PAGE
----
Eeny, Meeny, Miney Moe: choosing the right low power wireless sensor network protocol: Part 3 - Embedded.com

Eeny, Meeny, Miney Moe: choosing the right low power wireless sensor network protocol: Part 3

Shifting away from the discussion in Part 1 andPart 2 aboutgeneral decision criteria for choosing the most appropriate low powerwireless sensor network, we will now focus on one specific proprietaryprotocol, Texas Instruments' SimpliciTI and compare it to Zigbee andprovide some specific implementation examples.

ZigBee
ZigBee uses the 802.15.4 standard as the basis for its peer-to-peercommunication. The standard was developed and is managed by the ZigBeeAlliance, a group of companies invested in the standard's propagationthroughout the wireless industry, and is becoming a common “buzz” wordin the industry.

Yet it has its own niche of applications and should be understoodfor what it is, rather than immediately applied to all low powerwireless applications.

Most-commonly used as an asynchronous communication standard, ZigBeeemploys CSMA/CA channel access, and maintains all the functionality asdescribed in the section on 802.15.4.

Targeting the same market sectors, ZigBee provides a number ofadvantages to a developer seeking near-guaranteed message delivery,effortless large-scale network integration and interoperability ofdevices, all while providing solutions to many higher-level networkingproblems that are not directly addressed by the 802.15.4 standard.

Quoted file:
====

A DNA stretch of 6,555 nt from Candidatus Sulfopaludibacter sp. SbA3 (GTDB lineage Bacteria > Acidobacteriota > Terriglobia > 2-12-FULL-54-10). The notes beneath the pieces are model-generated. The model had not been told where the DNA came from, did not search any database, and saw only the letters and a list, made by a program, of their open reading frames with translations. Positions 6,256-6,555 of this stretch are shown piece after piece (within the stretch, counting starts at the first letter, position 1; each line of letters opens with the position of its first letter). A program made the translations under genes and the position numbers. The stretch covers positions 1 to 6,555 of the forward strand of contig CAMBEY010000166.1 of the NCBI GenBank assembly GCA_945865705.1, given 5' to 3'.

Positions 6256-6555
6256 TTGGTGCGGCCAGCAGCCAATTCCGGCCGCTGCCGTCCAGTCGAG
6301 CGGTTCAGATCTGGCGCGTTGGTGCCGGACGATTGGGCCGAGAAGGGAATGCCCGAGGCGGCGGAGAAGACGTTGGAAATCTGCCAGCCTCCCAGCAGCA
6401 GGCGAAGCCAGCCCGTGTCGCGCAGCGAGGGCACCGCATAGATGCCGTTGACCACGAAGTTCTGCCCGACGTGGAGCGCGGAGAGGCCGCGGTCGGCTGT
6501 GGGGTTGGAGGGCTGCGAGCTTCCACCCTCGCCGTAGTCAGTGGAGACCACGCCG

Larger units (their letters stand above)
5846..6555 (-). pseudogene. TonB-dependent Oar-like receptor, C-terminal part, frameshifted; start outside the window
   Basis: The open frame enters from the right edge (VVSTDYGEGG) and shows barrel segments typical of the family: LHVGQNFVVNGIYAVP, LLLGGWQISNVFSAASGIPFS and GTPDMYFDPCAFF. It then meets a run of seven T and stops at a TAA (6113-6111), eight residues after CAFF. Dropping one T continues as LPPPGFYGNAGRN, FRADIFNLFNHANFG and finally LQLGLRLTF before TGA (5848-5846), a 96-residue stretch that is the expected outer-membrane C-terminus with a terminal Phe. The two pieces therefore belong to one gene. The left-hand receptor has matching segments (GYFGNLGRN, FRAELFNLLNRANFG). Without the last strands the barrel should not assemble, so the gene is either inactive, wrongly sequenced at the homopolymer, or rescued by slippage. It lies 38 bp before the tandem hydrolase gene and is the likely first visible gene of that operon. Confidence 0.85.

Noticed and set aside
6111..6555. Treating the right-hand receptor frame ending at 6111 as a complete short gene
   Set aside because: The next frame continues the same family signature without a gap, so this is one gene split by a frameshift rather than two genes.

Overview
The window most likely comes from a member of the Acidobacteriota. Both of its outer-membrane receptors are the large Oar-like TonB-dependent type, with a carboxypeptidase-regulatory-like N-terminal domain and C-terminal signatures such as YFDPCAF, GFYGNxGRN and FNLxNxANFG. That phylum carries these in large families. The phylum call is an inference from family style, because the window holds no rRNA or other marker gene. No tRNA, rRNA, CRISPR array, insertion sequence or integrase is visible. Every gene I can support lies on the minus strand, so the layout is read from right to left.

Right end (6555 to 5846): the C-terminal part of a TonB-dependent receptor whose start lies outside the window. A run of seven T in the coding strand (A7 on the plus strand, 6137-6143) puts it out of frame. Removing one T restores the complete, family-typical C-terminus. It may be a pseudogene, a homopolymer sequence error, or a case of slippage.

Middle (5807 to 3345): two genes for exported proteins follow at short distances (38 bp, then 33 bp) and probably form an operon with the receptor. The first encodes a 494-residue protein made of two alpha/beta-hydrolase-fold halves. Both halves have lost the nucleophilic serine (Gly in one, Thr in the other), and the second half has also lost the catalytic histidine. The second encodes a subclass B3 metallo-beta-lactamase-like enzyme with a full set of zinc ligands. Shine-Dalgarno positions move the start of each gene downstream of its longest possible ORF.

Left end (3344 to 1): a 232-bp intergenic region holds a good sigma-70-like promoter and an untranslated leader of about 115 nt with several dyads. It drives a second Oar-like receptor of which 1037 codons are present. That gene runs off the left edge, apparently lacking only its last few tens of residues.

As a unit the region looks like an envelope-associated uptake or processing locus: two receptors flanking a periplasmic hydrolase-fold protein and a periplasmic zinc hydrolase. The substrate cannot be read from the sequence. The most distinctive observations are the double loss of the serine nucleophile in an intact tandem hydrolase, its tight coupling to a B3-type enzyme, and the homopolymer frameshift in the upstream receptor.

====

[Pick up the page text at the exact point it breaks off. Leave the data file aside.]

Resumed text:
A ZigBee network will be implemented as one of three topologies,depicted in Figure 9 below. Like 802.15.4, a ZigBee network supports peer to peer communication anda star configuration. It adds to the 802.15.4 specification a routingprotocol and a hierarchical network addressing scheme that allow forcluster-tree topologies (of the same PAN ID) and multi-hop meshnetworking topologies.

Figure9–Network configurations for ZigBee

These topologies are supported by 802.15.4 FFD and RFD nodes thatcan assume one of three logical abstractions of responsibility. AZigBee Coordinator, forcibly an FFD, will start the network and managesmost of the network parameters including network joins, securitykeying, and is an integral part of routing messages.

A ZigBee Router, also an FFD, is responsible for forwarding messagesto and from other network nodes and enables the mesh networkingfeatures of ZigBee networks, as well as extends the overall range ofthe network. ZigBee Coordinators and Routers are typically mainspowered, as they should be able to receive and transmit messages at anytime.

If the application's data transactions were to be expectedlyperiodic, then ZigBee can also employ the TDMA messaging protocol of an802.15.4 synchronous network. A ZigBee End Device, implemented as anRFD, seeks to minimize its duty cycle and resource requirements inorder to be able to operate on batteries for an extended period oftime.

Figure10–OSI network model for ZigBee

ZigBee is a good fit for applications that require:

Faith in a standardized physical layer and lower layer protocol(IEEE 802.15.4)